Poles locate WWII British submarine which was lost in 1940
A Polish team looking for the wreckage of a Second World War Polish submarine accidentally came across the wreckage of British WWII submarine HMS Narwhal in spring last year. Now they plan to meet families of the crew members.
The families of 20 of the British submariners have since made contact with the search team, who have proposed a meeting in London.
HMS Narwhal went missing in July 1940 while on a mission in the North Sea. Although the vessel's fate was unknown, UK authorities assumed it had been sunk by German planes. The submarine's wreckage was found last spring by a Polish team looking for the remains of a legendary Polish submarine, ORP Orzel ("Eagle").
The Narwhal's remains were resting on the bed of the North Sea about 140 miles (225 km) east of the Scottish coast. Polish media carried news of the discovery, and the search team tried to also interest British media in the discovery. "In May and June last year, we sent many official messages to institutions there, including the British Navy, but there was no reply," Tomasz Stachura, the head of the Orzel search team, told PAP. He continued that in October last year, one of the search team members gained access to a British discussion forum grouping people interested in missing wrecks, and described the story of finding the Narwhal. The information was picked up by the UK media.
"At a certain moment I started to receive mail from people related to the seamen who made up the Narwhal's crew," Stachura explained, adding that at the time it went missing, the British vessel had 58 crewmen aboard. Most of the people writing to Stachura were in their 70s and 80s, mostly distantly related to the missing submariners. However, one of them was the daughter of the Narwhal's captain - Ronald Burch - Tamara. "When her father went missing she was two years old, so she didn't remember him. She wrote in her mail that she was crying while writing because our discovery reminded her of her father's fate. She explained that she was not good with computers and couldn't attach a picture of her father, but would gladly show it to us at a personal meeting," Stachura continued, adding that the letter moved him greatly.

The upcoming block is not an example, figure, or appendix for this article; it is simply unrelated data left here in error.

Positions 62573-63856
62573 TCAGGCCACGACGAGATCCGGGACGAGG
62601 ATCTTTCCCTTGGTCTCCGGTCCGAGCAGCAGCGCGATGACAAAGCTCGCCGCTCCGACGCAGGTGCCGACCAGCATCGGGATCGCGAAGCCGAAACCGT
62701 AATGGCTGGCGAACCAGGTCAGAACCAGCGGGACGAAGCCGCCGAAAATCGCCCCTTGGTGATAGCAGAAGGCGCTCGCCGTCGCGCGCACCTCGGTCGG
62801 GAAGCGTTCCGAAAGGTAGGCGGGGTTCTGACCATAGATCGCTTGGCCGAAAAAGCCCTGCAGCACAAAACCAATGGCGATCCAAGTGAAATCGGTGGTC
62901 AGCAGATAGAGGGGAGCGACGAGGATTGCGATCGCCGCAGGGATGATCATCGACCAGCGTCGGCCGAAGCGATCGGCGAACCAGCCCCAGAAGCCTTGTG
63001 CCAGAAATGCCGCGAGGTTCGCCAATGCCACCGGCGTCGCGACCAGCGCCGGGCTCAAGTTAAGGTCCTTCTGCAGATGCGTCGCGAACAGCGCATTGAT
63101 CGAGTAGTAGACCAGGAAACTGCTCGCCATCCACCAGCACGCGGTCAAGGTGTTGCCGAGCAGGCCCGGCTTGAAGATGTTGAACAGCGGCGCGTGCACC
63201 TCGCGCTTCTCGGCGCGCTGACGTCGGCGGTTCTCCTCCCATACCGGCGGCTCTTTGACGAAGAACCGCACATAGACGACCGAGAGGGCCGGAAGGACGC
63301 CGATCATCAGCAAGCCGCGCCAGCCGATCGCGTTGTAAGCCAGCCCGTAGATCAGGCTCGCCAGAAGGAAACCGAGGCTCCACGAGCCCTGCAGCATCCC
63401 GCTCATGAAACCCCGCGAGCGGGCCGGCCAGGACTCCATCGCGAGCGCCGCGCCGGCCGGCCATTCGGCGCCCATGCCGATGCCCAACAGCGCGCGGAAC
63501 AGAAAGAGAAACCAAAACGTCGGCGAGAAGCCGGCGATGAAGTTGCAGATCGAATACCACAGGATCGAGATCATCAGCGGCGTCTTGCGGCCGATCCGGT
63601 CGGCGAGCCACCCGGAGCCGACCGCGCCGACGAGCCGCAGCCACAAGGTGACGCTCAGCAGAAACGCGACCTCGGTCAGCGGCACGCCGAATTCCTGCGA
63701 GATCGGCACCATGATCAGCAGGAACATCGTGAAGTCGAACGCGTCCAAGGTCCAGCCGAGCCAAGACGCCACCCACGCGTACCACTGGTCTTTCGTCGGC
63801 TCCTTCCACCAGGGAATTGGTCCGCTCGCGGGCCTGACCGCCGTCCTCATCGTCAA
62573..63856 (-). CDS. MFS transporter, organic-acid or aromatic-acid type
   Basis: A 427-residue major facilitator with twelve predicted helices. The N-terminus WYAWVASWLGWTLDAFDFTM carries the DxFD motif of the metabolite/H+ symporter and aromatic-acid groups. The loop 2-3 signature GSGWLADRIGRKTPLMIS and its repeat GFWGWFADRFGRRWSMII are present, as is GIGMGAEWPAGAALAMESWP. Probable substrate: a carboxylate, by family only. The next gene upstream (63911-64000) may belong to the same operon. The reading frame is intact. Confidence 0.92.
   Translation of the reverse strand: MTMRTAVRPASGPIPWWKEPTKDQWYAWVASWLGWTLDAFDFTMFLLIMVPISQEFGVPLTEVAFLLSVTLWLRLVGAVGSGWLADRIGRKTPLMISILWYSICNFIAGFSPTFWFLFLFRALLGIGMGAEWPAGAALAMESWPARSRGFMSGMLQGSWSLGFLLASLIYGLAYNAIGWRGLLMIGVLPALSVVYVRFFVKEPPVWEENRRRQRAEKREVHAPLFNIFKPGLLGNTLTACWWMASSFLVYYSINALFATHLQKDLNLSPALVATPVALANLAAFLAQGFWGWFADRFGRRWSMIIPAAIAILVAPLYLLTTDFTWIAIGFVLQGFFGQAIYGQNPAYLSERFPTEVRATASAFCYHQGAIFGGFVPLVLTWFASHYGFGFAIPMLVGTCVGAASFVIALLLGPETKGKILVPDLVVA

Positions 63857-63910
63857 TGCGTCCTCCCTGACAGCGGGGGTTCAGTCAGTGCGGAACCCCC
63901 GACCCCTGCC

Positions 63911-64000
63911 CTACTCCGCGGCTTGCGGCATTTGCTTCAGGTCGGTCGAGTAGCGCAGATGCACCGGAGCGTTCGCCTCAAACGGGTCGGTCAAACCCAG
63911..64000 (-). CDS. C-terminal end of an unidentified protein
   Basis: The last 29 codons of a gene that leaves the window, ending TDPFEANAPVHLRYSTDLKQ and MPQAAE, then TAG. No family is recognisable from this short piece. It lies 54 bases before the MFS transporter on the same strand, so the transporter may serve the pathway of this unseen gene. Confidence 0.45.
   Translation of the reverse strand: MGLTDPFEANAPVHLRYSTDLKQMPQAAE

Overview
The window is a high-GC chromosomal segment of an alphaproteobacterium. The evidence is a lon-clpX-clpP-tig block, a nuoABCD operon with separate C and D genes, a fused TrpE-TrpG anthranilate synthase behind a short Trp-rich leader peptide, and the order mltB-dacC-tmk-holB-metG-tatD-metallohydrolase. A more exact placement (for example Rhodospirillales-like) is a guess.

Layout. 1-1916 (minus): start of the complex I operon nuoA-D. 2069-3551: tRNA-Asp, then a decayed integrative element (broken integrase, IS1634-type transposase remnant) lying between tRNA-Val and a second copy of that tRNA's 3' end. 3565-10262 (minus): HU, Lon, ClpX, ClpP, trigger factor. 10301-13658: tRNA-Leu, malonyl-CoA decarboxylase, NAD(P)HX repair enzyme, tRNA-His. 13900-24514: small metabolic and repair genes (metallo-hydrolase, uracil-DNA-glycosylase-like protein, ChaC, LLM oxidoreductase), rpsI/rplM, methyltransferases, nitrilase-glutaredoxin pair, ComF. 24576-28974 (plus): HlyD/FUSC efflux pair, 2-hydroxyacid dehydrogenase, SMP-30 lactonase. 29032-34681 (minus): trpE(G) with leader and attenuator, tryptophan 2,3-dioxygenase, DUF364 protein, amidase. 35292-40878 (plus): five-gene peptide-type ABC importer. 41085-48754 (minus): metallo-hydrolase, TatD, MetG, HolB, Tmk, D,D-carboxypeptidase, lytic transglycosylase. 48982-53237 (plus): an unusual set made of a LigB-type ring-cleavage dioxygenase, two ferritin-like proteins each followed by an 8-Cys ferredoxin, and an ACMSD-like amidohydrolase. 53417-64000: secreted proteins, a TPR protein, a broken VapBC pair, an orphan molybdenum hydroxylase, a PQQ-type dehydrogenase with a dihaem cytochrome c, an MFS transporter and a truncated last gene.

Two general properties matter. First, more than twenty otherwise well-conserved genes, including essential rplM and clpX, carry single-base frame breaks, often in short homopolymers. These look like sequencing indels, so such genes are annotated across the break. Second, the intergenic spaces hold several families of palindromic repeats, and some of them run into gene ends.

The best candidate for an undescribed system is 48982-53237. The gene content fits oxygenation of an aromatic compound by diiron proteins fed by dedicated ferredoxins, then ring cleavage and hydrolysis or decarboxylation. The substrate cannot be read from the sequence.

Through further correspondence with the captain's daughter, Stachura learnt that Burch had served on the ORP Wilk ("Wolf") - one of the Polish submarines requisitioned by the British Navy after the outbreak of war. "He received a medal for that service from General (Wladyslaw, Poland's Prime Minister-in-exile during WW2) Sikorski," Stachura said.
Within a few weeks of the story appearing in the British media, Stachura had receive correspondence from 20 families of the HMS Narwhal's crew. "In December, a decision was taken to organise a meeting with these families in the UK," Stachura continued, adding that it would take place on January 12 at London's Ognisko Polskie club. "We have confirmation of the presence of 30 people."